Tuesday, June 10, 2008

LP Camp Wrap up

The last day of camp is always bittersweet. You are physically at a point where you need a break from the overload of training. It's hard to imagine dragging yourself through a long run and even worse to think about the long drive or flight home. Usually, you are at a point where exhaustion plays with your emotions and you become homesick, anxious and guilt ridden to see the family that you selfishly left to go play for a few days. The funny thing is, most return home with a deeper family connection, appreciative for their time away and rejuvenated with motivation towards life in general. Taking a brief hiatus to find out more about yourself and to relight the kindles is actually a pretty cool thing. But enough of the camp sales pitch and back to the bittersweetness. At the same time, you don't want camp to end because you were able to do what you love to do, and you develop a bond with a new group of friends that you know will remain in contact somehow to some degree.

We met at 6:15am in the hotel parking lot on Sunday to make the short drive over to the trails that we started this adventure in. The previous night, I gave everyone the option of trails or roads (the IM course) and everyone, well except for one, chose trails. The idea was to run out 1 hr, starting on the dirt road and then the horse trail to the damn, and then to turn. As we all started out, Ed pointed out the trail head going left that read Mt Von Hogenburg (sp?). He had never done it, but I said what the hell, let's be adventurous. The trail began as a single track trail with quite a few roots but also some great pine needle sections. You could easily run your natural gate here so long as you lifted your feet and avoided tripping on the roots. I love this type of running - it's fun and it's great for developing and strengthening lateral stability as well.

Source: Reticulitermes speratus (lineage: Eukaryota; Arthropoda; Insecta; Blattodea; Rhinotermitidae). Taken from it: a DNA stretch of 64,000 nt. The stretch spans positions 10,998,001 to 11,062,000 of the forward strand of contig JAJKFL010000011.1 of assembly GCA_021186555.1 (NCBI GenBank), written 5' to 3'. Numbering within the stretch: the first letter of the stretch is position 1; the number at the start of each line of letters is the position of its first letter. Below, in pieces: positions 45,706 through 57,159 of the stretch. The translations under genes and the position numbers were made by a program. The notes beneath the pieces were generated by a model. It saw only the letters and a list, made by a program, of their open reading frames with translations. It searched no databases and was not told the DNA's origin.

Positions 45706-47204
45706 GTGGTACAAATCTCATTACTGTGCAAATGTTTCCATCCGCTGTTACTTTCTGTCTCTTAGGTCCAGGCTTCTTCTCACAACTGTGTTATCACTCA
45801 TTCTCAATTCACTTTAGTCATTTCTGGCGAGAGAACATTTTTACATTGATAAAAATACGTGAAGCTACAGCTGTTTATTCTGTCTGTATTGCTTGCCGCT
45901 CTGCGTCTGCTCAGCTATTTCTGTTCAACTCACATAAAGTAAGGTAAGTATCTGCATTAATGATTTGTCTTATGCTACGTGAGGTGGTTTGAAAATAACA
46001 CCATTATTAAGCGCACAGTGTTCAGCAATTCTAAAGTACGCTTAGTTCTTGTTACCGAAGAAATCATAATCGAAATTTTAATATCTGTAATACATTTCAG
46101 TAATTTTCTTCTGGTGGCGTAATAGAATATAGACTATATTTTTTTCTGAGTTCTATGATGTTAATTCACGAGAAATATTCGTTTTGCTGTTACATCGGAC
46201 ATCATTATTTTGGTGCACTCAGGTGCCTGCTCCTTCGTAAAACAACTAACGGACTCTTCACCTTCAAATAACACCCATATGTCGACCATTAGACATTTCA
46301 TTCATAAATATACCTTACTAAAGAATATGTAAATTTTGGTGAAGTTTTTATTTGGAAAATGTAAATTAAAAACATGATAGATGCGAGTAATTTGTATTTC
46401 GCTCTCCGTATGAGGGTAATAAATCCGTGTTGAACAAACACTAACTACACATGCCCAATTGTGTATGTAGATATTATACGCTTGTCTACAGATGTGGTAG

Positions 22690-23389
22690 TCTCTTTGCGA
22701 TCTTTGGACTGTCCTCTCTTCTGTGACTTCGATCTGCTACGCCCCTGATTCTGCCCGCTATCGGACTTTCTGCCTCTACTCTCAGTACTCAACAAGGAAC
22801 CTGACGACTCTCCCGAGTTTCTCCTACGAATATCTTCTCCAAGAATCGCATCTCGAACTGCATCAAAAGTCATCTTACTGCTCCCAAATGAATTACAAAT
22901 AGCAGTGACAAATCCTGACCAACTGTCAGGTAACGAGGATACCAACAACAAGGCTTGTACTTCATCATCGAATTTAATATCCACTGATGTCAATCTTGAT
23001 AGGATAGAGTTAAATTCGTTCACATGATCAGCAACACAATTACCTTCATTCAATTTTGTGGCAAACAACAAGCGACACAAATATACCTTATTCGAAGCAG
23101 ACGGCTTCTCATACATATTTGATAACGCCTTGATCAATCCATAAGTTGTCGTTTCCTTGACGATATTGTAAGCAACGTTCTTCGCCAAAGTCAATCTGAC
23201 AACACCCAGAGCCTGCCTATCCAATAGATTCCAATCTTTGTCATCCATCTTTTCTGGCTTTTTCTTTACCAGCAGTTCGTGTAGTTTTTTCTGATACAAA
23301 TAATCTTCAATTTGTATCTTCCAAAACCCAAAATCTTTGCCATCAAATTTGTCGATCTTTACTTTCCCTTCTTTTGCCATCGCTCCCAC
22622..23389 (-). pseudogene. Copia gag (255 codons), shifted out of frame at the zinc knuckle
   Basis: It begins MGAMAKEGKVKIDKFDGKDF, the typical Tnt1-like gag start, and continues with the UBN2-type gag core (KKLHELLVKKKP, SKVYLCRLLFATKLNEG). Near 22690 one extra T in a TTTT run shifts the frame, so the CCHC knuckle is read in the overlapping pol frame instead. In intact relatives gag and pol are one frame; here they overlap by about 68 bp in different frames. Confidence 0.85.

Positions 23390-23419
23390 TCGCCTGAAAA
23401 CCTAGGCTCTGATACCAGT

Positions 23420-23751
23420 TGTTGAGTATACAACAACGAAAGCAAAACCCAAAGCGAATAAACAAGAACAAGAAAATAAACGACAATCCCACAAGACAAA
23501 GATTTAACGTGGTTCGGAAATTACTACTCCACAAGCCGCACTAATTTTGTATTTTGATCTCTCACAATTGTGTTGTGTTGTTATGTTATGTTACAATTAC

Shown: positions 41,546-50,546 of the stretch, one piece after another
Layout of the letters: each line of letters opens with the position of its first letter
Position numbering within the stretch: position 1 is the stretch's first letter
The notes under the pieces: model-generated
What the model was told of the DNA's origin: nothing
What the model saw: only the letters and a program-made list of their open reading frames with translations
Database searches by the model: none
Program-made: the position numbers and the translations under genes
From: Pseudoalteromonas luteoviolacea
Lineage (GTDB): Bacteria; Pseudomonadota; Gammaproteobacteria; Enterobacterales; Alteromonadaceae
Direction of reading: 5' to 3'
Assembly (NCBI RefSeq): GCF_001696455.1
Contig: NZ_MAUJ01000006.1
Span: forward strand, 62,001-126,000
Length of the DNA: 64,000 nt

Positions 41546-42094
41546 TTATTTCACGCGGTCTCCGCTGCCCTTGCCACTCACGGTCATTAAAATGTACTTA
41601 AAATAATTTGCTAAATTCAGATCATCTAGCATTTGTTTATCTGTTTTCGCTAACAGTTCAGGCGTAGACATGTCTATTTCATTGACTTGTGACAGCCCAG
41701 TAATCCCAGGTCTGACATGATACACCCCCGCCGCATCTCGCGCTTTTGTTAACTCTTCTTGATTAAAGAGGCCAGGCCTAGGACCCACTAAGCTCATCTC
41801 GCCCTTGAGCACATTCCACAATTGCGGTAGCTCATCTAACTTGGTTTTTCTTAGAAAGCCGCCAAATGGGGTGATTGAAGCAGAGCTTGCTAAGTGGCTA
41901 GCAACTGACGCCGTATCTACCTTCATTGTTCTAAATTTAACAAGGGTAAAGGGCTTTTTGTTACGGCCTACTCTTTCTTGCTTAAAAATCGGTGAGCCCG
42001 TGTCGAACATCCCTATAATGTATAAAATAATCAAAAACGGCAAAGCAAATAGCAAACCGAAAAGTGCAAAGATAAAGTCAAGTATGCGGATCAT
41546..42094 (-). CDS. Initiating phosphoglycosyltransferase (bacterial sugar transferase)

We came upon a swamp or bog. It was actually a river I think and had a bunch of stones and logs to get across, yet we all got a bit muddy. Then we started climbing. It was so steep at many points that we were walking hand and foot basically. There are a few that don't like this type of adventure - they are so regimented in their training that they feel this isn't running or productive. If you look where your heart rate is during these sections, you can easily see that you are getting a great cardiovascular workout. Plus this build a lot of strength and most triathlon runs become all about strength. Ed and I were up front and after all this climbing, we came upon a rocky ledge near the peak. It was simply amazing. We had views of an amazing valley way down below and of the mountain range that includes Mt Marcy (the highest peak in NY for those that don't know this). To the left far in the distance, you could see the two ski jumps popping out of the woods like cranes in a swamp, and just beyond that, the town of Lake Placid. The cliff we were standing on was certainly not a great place to be for those scared of heights, but the views were outstanding. This trail, and look out, was a gem of a find, especially on the last day and last session of this camp. Ed and I waited for everyone else to arrive and we all hung out and took it in for a moment. I think many were taking in what they accomplished at this camp. I pointed out that trails like this may take us out of our natural stride and gate, but soon enough, we'd be back beating ourselves up on our same old familiar home courses.